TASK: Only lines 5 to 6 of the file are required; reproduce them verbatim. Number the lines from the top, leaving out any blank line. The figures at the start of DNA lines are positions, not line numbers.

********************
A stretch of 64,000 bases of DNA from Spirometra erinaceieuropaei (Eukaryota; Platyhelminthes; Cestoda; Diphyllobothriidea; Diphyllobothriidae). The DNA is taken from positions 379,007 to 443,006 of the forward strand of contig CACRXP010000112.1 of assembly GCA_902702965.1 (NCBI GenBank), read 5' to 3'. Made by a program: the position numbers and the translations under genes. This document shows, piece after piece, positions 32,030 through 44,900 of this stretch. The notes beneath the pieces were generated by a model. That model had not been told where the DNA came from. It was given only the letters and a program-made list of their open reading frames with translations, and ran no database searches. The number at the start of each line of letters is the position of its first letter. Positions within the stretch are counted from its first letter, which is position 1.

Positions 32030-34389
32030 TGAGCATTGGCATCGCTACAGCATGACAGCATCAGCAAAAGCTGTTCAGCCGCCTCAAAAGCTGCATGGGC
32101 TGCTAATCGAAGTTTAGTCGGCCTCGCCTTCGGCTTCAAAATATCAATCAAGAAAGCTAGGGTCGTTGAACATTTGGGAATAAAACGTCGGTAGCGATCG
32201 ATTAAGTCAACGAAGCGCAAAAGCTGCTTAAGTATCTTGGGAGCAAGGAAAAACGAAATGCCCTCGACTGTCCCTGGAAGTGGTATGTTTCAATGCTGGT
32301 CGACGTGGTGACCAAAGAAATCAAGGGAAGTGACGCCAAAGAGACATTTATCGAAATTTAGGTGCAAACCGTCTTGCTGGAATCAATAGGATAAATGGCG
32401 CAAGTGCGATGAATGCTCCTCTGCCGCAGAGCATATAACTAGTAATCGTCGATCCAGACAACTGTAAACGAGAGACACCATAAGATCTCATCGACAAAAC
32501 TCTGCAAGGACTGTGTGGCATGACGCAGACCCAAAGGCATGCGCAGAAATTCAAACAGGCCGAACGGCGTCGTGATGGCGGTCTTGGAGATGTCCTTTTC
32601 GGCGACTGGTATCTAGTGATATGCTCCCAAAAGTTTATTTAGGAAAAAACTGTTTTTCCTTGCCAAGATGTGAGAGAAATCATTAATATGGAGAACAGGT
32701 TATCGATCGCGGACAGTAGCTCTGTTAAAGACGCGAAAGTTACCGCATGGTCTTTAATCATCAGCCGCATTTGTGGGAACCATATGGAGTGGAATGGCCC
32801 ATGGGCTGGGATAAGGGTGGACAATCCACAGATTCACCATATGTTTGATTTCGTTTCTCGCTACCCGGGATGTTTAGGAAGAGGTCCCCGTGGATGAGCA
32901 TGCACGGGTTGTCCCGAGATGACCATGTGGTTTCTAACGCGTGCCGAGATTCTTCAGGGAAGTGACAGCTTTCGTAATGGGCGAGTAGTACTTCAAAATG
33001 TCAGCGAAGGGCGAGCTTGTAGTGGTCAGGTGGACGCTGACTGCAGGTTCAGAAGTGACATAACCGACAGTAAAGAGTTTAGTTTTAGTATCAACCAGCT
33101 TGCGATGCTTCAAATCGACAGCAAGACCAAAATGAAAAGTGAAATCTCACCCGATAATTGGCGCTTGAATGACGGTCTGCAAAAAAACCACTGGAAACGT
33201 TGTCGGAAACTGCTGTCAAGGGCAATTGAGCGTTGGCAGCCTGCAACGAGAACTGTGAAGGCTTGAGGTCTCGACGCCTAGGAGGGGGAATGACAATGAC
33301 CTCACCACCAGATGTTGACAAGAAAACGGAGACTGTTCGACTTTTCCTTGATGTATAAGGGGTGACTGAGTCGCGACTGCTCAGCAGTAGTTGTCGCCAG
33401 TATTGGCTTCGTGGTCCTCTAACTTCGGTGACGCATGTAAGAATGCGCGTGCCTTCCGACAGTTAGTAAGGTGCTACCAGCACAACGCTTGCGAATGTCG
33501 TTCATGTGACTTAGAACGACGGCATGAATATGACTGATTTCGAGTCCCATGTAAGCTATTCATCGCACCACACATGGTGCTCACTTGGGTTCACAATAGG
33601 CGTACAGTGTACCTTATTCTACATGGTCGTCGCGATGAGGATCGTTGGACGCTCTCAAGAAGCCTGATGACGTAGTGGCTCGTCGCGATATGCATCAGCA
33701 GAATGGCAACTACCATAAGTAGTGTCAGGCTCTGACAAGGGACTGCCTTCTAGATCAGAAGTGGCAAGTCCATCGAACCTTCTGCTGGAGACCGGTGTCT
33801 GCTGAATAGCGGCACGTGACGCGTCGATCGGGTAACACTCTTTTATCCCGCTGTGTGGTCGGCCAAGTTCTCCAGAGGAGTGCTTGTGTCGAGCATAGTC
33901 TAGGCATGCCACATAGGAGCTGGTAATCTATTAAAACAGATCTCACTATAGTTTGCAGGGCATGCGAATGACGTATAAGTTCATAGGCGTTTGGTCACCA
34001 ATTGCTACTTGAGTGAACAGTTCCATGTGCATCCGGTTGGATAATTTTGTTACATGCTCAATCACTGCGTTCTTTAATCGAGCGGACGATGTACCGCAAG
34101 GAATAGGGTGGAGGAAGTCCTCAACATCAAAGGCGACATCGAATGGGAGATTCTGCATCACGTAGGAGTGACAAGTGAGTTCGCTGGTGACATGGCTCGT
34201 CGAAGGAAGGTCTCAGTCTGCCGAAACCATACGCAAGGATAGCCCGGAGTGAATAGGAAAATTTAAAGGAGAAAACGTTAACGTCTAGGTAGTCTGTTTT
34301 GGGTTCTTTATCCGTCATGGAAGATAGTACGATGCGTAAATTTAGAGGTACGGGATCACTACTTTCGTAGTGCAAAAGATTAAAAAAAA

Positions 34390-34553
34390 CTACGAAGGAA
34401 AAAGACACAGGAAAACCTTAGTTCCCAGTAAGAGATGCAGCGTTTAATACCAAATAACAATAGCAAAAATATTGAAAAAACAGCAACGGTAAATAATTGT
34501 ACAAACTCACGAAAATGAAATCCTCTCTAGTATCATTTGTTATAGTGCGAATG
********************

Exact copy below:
32201 ATTAAGTCAACGAAGCGCAAAAGCTGCTTAAGTATCTTGGGAGCAAGGAAAAACGAAATGCCCTCGACTGTCCCTGGAAGTGGTATGTTTCAATGCTGGT
32301 CGACGTGGTGACCAAAGAAATCAAGGGAAGTGACGCCAAAGAGACATTTATCGAAATTTAGGTGCAAACCGTCTTGCTGGAATCAATAGGATAAATGGCG